And yet nowadays, Americans young and old are being taught that it is not smart to be faithful.  Today’s culture tells them it is smarter to use sex for pleasure than for enriching a marriage partnership.  They are told that they would regret leaving any fun on the table, and be haunted by wondering what fun they had missed.  With all the divorces and unhappy marriages most Americans see around them, the old-fashioned purposes of using sex to make marriage last and thrive are not seen as realistic.  Having sex outside of marriage is widely seen as a natural byproduct of poor marriages, and not as one of their main causes.

In light of this huge cultural shift away from marital fidelity, being faithful requires much more than believing that cheating would hurt God and our spouse and our children.  We don’t always sense their presence in the heat of temptation that occurs in the dark corners of our lives.  Frankly, even when we think of our loved ones, sometimes at the moment, we just don’t much care about them.  We have such insanely selfish moments that we think of ourselves as solitary individuals, as if we are already single again.  At such times we only care about ourselves, and maybe the alluring one we are with.  Both of us have fallen into the same illusion, that our bodies are not secretly carrying the infections of heartaches, problems, needs, and people back home. 

So fidelity requires an informed selfishness.  We need to know that it isn’t worth it.  Like my father did, I need to realize that it isn’t good for me, I can’t afford it, and I would regret it.  We have to do the cost-benefit analysis carefully enough and often enough that we don’t forget these truths, not in our hearts or in our minds.  To that end, my next column will give eighteen ways to realize why the pleasures of infidelity aren’t worth all the troubles.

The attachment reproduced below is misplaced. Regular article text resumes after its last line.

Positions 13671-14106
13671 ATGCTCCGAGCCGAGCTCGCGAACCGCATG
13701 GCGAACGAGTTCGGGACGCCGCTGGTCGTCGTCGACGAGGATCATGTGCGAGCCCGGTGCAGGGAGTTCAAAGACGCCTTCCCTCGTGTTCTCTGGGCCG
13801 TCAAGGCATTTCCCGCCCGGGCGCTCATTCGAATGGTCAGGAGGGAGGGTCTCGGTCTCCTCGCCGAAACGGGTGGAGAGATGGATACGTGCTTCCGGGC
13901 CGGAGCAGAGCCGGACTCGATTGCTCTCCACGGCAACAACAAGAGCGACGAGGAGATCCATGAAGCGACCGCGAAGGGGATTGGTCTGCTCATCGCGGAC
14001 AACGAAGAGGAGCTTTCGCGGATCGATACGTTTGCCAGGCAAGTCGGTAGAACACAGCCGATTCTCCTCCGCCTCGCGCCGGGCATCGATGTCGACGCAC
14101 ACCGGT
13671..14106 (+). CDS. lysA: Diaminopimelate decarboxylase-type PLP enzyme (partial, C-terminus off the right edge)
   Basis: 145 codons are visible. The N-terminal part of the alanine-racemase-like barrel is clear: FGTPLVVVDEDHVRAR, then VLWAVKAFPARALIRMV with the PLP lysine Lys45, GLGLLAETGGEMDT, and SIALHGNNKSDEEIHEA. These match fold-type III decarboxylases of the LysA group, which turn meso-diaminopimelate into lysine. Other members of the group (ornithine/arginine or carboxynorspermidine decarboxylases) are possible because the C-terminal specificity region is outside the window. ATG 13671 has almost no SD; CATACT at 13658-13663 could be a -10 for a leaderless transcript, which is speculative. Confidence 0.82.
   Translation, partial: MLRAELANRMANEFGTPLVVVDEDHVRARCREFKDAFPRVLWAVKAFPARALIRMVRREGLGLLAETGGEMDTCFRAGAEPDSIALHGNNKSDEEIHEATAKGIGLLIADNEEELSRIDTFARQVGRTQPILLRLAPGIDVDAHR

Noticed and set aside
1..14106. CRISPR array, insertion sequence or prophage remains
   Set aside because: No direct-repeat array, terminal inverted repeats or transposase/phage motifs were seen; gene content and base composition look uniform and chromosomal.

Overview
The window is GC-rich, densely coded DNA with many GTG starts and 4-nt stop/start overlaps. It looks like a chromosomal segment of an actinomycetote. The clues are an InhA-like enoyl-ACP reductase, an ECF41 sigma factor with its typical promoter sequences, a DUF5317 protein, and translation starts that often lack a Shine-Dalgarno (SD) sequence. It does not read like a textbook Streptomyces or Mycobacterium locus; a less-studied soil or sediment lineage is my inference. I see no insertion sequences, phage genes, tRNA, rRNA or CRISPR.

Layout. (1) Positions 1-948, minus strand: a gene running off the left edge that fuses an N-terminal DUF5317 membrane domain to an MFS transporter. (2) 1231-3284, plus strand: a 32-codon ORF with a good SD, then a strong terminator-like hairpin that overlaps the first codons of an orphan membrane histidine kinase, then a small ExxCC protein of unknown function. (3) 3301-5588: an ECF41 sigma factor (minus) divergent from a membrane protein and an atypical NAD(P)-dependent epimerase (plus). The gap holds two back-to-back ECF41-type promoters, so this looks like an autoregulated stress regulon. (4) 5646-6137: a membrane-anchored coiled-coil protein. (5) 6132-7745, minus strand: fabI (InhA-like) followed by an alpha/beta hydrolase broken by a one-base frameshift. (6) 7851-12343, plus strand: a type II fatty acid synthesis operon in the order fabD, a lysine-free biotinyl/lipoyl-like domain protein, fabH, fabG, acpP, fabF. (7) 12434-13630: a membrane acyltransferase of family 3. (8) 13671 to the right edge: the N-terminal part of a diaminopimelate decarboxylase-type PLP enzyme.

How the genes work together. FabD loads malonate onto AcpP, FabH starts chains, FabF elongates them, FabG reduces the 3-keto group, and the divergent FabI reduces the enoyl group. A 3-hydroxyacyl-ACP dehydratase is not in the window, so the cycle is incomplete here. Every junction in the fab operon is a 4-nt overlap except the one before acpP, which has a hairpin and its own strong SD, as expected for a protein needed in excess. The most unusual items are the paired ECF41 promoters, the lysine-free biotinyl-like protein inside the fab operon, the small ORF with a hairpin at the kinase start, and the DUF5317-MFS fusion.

The Case for Marital Fidelity (Part two)


            A preceding article explains how marital fidelity doesn’t make sense to most Americans.  If we are going to be faithful to our spouses, we have to know that it simply doesn’t pay for us to cheat.  The selfish self we call the ego has to know better, if the body which hosts it is going to be true to its spouse.  Most of us married folk once swore before God and our families that our two bodies had become one flesh.  But few have realized and fewer remembered this truth:  anything which affects one of our bodies is going to affect the other, just about as much.

            Therefore being true to our spouse and our marriage vows will require the selfish self to do the math of a cost-benefit analysis, and realize that the cost of cheating far outweighs the benefits.  This case for marital fidelity can serve as protection for your marriage every time you leave home.  It can be like a suitcase that caries a flame-retardant suit, to protect you from the fires of lust and betrayal.  Here are the math facts that tell the tale:

            1.  Sex outside marriage is an addictive, pain-killing escape from reality, responsibility, and relationship.  Like adding cocaine to sex inside a marriage, it spoils natural lovemaking at home.  It will always make your married love life seem less enjoyable by the distorted comparison.